How Kids are Bypassing Screen Time Limits in iOS 12
Apple introduced a new feature in iOS 12 called ‘Screen Time’ that allows you to limit how much time your children spend on apps and games. While the feature basically tracks how much time is spent in apps, you can also use it limit access to apps and games for children through the Family Share function.
However, it appears that some cheeky kids have already found a bunch of workarounds to bypass these Screen Time limits. One dad recently took to Reddit to share how his kid managed to pass the Screen Time limit.
“When iOS 12 came out I limited my 7-year old son’s screen time through the family share. For a few days, I felt like he was playing a bit more than he should, but I couldn’t figure out why. Finally today, my son revealed his hack:
When he runs out of screen time and his games get locked, he heads to App Store, downloads a previously installed (but later removed) game through the cloud icon, and it works without limitations! What can I say? I’m not even mad. That’s impressive.”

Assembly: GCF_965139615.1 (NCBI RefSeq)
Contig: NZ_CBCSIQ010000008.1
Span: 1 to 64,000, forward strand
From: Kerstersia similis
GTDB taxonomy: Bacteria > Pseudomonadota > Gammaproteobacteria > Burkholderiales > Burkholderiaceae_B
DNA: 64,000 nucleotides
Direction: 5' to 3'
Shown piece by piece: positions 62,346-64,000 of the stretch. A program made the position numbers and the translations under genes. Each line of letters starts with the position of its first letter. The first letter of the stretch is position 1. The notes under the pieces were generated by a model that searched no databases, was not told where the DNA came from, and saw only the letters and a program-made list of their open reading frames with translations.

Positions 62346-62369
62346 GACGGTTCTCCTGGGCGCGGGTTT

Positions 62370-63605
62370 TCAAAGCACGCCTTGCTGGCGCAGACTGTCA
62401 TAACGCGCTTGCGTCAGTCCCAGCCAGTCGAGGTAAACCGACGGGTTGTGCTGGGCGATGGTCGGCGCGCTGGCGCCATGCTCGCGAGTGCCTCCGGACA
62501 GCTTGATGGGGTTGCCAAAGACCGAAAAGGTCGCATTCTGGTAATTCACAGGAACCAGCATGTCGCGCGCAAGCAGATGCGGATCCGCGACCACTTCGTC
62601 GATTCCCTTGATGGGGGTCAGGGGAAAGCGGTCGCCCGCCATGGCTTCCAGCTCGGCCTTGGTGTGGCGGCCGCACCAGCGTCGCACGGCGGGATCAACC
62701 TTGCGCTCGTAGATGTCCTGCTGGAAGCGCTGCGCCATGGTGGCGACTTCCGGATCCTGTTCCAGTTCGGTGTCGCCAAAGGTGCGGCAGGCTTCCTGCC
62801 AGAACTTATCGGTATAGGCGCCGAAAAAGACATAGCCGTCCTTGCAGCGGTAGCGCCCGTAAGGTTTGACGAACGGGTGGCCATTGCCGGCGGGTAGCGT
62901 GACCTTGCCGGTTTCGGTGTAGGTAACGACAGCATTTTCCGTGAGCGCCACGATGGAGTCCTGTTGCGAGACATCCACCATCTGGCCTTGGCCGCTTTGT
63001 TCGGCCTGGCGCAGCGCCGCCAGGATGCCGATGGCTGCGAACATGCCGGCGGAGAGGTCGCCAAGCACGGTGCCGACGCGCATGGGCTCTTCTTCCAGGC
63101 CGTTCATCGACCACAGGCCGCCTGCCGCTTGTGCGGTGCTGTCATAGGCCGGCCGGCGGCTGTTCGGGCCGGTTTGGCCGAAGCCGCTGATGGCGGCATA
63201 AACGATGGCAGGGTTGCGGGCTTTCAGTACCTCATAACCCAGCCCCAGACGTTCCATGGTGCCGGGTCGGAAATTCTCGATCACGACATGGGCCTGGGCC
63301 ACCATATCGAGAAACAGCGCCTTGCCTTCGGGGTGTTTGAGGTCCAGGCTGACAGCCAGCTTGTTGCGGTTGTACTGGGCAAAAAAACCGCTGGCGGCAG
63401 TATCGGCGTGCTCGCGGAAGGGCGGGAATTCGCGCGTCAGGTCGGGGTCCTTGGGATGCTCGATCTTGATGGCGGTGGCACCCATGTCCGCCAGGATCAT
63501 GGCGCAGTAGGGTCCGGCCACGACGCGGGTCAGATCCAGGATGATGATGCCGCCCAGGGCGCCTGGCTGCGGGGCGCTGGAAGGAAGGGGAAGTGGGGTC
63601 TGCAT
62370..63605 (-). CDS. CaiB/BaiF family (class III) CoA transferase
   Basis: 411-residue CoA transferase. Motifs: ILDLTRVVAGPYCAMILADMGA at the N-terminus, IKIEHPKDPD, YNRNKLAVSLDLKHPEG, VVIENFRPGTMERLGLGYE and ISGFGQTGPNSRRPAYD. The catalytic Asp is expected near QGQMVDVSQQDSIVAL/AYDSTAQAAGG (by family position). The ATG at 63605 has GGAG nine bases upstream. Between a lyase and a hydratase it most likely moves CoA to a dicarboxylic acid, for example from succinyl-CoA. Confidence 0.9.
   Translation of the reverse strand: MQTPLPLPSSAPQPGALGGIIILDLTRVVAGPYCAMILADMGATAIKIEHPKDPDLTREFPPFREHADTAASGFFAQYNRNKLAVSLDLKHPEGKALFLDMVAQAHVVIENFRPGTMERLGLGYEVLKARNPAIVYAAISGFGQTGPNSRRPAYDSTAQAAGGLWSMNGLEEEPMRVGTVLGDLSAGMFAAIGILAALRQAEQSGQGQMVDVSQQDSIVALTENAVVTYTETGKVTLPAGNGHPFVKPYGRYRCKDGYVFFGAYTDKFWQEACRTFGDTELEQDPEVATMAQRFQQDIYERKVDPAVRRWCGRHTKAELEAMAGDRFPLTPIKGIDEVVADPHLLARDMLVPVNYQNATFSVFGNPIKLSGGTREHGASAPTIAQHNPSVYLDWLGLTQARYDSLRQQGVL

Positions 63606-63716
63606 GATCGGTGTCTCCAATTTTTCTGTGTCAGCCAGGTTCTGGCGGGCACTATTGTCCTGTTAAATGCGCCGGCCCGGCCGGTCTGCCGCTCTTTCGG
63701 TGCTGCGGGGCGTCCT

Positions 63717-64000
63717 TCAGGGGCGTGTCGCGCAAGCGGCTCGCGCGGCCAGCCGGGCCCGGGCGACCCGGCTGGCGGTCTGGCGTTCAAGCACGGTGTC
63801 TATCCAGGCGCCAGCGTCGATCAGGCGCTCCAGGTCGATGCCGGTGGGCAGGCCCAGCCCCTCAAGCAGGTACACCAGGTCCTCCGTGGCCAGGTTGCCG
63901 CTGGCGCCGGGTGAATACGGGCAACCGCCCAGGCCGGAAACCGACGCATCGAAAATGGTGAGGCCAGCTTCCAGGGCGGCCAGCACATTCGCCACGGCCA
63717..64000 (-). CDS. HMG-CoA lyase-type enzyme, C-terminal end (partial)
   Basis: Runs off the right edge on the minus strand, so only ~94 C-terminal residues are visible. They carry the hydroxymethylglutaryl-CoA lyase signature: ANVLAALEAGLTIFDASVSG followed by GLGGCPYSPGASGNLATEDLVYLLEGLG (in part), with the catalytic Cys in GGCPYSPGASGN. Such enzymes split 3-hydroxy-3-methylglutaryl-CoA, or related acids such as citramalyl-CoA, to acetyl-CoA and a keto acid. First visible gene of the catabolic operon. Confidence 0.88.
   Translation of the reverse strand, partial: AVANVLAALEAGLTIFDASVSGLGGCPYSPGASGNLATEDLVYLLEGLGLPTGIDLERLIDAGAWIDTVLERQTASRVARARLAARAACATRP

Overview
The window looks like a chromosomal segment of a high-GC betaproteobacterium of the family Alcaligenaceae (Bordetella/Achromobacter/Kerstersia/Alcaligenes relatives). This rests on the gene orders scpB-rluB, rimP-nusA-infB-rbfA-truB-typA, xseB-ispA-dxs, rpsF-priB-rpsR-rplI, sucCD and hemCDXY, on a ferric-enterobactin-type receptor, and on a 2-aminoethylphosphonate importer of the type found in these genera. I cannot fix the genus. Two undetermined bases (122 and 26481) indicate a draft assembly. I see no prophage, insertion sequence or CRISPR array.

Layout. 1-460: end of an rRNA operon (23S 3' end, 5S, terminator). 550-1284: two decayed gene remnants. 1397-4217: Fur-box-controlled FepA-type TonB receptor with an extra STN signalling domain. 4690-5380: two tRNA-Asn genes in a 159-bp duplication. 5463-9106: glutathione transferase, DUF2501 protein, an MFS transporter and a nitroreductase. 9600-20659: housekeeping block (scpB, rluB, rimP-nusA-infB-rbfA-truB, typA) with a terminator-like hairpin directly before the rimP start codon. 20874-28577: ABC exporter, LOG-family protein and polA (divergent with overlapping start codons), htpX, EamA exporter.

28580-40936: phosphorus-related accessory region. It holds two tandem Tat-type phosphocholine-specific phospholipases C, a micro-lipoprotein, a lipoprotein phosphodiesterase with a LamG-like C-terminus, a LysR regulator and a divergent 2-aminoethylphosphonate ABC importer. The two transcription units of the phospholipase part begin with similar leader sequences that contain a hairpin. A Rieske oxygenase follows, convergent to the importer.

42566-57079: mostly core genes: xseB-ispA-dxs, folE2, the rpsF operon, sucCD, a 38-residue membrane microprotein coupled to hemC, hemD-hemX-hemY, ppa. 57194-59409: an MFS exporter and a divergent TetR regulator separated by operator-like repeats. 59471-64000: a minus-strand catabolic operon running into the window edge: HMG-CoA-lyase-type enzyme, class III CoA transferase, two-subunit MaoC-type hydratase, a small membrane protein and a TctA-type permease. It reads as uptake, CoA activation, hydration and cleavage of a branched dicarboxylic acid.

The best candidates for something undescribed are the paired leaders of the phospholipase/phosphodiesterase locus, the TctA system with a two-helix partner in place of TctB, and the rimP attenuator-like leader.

So basically what happened is that if an app has already been downloaded and then deleted, it doesn’t require the same permission. That means the child was able to install gaming apps that had been deleted, these apps would then work without being tied down to limits.
While this loophole can be easily fixed by removing the App Store entirely using the restrictions system, a handful of other workarounds is also letting kids bypass these limits.
Here is another workaround shared by a Reddit member:
- Step 1: Plug the phone into the computer with a charger or something.
- Step 2: Download a backup to the computer
- Step 3: Download a free app like PinFinder.
- Step 4: Load the backup into PinFinder. Shortly after loading the backup into PinFinder, it will tell you the restrictions passcode. So they can just write it down somewhere or memorize it.
Similarly, another guy’s kid uses the YouTube app to iMessage himself videos and then watches them later inside the iMessages app.
Damn, these kids are getting smarter and smarter nowadays, aren’t they?